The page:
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(migrating this ticket to have correct answer for recent Ubuntu-s. Originally asked here, but most answers are obsolete.)

I've successfully installed VMware tools for Ubuntu. Everything seems to work fine, but shared folders were not mounted automatically. How do I get them to work?

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    Does this answer your question? How do I mount shared folders in Ubuntu using VMware tools?
    – graham
    Commented Jul 6, 2021 at 13:45
  • No. That is why I created this Q&A. (Read with understanding. I referenced the very same ticket, that you put in your comment, both in the question and in the answer.) 1. That Q&A is 10 years old. 2. Full of obsolete stuff. 3. The accepted answer does not work. I flagged that Q&A for moderator intervention. This Q&A answers the question for modern Ubuntu-s. Cheers.
    – TFuto
    Commented Jul 7, 2021 at 19:25
  • @24601 Thank you for your input, but this is not constructive. 1. The old Q&A should be deleted based on the moderation rules (the old one is not relevant to mainstream Ubuntu. 2. If, as an user, I open that series of Answers (did that), it is super confusing why I have to dig through changes that are completely irrelevant to the question or recent Ubuntu's. 3. If you check my profile, you will see that I am not new to StackExchange, and I am actually trying to clean up the mess, and instead of you helping, you create an issue here. Cheers.
    – TFuto
    Commented Jul 8, 2021 at 11:53
  • @TFuto The answer you copied has currently the most upvotes. So everything is working fine, no need to copy it somewhere else. Read this for good/best practices to solve your problem. Or this for possible features of the future. Commented Mar 2, 2022 at 12:10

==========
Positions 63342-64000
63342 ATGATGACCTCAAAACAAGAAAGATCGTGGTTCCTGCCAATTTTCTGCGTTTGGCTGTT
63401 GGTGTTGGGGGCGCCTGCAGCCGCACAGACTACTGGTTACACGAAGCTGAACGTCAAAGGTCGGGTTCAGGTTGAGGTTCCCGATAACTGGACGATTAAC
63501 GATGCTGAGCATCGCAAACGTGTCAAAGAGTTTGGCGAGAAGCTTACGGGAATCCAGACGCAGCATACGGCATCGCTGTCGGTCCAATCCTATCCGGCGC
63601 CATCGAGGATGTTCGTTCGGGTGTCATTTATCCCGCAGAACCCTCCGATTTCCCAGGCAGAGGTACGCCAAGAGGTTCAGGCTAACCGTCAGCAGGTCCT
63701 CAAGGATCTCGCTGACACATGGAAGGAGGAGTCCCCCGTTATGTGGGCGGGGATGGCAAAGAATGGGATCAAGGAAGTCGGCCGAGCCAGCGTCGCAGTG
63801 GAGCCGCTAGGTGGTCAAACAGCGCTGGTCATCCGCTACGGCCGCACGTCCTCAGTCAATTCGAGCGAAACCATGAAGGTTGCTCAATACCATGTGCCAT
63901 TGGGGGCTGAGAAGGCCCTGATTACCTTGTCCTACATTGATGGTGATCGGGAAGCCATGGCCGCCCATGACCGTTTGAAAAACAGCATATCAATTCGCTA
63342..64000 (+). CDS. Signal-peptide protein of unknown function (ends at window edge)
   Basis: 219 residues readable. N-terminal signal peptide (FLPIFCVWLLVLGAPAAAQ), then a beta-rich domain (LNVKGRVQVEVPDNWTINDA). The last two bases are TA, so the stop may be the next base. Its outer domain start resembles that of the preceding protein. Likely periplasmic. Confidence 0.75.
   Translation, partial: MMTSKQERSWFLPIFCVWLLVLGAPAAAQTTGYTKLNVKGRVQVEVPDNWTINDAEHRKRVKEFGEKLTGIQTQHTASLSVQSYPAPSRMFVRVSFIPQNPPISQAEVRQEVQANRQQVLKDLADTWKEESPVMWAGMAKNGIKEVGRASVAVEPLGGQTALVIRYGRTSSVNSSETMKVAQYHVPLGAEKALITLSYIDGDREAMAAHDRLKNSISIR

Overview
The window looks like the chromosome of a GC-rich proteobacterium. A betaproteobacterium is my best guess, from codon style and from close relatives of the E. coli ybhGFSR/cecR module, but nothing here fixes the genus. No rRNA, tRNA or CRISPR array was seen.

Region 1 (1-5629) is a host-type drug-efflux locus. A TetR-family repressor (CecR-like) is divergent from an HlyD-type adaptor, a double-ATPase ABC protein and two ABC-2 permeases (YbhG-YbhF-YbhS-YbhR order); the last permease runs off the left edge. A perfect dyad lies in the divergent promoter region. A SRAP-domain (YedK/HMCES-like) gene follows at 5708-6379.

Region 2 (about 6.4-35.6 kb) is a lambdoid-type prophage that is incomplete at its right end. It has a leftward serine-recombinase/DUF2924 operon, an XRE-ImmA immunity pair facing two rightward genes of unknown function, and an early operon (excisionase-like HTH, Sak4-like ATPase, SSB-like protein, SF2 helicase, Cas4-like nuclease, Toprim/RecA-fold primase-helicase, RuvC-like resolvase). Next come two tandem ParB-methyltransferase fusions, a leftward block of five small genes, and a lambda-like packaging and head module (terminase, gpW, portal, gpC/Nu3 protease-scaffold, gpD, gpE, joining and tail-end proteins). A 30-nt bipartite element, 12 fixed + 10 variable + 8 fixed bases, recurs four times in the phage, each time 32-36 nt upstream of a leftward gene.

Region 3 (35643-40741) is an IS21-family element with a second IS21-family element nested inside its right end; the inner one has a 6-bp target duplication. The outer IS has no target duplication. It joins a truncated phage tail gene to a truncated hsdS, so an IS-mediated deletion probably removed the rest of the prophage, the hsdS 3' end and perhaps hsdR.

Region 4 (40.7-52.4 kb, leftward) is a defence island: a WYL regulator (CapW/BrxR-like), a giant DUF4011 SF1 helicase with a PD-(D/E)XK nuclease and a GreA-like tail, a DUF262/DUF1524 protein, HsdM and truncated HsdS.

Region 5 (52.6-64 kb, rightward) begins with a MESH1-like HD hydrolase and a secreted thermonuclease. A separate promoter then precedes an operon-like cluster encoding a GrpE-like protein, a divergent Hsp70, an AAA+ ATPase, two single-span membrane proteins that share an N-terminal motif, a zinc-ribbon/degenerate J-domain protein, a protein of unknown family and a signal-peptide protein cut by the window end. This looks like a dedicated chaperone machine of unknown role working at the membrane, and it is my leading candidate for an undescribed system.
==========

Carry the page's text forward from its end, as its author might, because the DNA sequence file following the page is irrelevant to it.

• @stackprotector: To be honest, I dug quite long to find this answer, and I made changes based on (incorrect) answers that 1. did not work and 2. I had to undo. Now, those answers might work for older Ubuntu (there is historical value - sometimes I have to boot very old Ubuntus as well), but the default, accepted answer should "just work". I got your recommendations. I flagged old entries. There was no response or cleanup activity. There should be a feature to 1. tag answers with correct versions and 2. auto-hide answers not related to current Ubu versions. I will review the meta talk. Thanks.
    – TFuto
    Commented Mar 2, 2022 at 13:03

1 Answer 1

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(I am copying the answer of @con-f-use here from How do I mount shared folders in Ubuntu using VMware tools? for good housekeeping. If he re-creates his answer here, please upvote that, and I will accept that.)

For Ubuntu 18.04 (or recent Debian distros), try:

sudo vmhgfs-fuse .host:/ /mnt/hgfs/ -o allow_other -o uid=1000

If the hgfs directory doesn't exist, try:

sudo vmhgfs-fuse .host:/ /mnt/ -o allow_other -o uid=1000

You may have use a specific folder instead of .host:/. In that case you can find out the share's name with vmware-hgfsclient. For example:

$ vmware-hgfsclient
my-shared-folder
$ sudo vmhgfs-fuse .host:/my-shared-folder /mnt/hgfs/ -o allow_other -o uid=1000

If you want them mounted on startup, update /etc/fstab with the following:

# Use shared folders between VMWare guest and host
.host:/    /mnt/hgfs/    fuse.vmhgfs-fuse    defaults,allow_other,uid=1000     0    0

I choose to mount them on demand and have them ignored by sudo mount -a and the such with the noauto option, because I noticed the shares have an impact on VM performance.

Requirements

Software requirements may require installing the following tools beforehand:

sudo apt-get install open-vm-tools open-vm-tools-desktop

Others have claimed the following are required:

sudo apt-get install build-essential module-assistant \
  linux-headers-virtual linux-image-virtual && dpkg-reconfigure open-vm-tools

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